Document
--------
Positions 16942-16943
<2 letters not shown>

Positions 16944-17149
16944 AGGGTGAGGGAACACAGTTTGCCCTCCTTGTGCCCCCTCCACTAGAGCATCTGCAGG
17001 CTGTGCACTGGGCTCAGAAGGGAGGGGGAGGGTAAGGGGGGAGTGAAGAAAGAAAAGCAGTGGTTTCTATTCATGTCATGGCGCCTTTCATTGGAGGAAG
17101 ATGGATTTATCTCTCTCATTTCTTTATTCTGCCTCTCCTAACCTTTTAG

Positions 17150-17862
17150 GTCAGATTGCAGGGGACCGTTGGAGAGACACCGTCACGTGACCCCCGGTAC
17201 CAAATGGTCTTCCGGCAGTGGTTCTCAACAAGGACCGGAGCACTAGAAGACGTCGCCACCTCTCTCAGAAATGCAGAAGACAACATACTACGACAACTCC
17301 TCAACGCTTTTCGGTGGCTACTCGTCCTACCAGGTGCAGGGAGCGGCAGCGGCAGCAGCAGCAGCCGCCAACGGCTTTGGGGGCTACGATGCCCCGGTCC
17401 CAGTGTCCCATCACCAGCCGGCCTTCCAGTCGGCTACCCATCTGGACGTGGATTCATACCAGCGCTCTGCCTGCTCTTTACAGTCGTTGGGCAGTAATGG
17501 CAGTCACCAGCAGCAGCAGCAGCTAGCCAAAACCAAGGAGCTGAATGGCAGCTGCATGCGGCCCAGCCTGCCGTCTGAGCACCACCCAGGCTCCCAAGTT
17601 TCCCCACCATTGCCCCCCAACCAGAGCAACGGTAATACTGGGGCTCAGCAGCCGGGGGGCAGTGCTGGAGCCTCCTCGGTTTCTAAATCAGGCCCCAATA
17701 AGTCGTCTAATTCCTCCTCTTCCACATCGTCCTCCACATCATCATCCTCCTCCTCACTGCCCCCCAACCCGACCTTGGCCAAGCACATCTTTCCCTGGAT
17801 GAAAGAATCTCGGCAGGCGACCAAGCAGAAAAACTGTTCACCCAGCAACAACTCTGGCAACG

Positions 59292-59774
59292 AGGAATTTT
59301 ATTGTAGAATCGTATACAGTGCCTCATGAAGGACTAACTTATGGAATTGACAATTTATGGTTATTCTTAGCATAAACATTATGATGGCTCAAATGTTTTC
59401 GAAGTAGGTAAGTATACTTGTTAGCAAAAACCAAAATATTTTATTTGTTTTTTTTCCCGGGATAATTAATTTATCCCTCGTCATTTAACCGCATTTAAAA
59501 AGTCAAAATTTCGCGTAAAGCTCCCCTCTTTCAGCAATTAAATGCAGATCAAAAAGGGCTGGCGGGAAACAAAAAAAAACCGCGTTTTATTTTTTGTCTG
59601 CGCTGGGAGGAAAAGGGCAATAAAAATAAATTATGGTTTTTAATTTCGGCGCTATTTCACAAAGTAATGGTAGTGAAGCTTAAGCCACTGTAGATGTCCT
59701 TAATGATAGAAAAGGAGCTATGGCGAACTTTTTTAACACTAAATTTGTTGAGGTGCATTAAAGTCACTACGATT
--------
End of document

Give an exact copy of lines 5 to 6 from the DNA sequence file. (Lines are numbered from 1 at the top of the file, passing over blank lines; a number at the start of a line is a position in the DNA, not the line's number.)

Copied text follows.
17001 CTGTGCACTGGGCTCAGAAGGGAGGGGGAGGGTAAGGGGGGAGTGAAGAAAGAAAAGCAGTGGTTTCTATTCATGTCATGGCGCCTTTCATTGGAGGAAG
17101 ATGGATTTATCTCTCTCATTTCTTTATTCTGCCTCTCCTAACCTTTTAG